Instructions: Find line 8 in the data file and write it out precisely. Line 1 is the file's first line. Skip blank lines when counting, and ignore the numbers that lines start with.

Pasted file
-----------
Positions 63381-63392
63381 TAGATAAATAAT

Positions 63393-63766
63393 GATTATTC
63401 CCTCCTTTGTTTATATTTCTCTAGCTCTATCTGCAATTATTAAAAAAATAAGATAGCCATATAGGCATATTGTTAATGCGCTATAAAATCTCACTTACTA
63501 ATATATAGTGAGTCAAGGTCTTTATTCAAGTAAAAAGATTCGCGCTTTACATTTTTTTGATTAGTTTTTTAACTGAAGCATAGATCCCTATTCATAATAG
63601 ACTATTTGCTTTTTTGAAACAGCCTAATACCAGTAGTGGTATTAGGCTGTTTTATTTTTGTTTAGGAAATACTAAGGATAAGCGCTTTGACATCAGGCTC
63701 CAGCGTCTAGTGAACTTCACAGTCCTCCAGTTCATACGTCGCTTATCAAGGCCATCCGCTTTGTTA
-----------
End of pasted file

63701 CAGCGTCTAGTGAACTTCACAGTCCTCCAGTTCATACGTCGCTTATCAAGGCCATCCGCTTTGTTA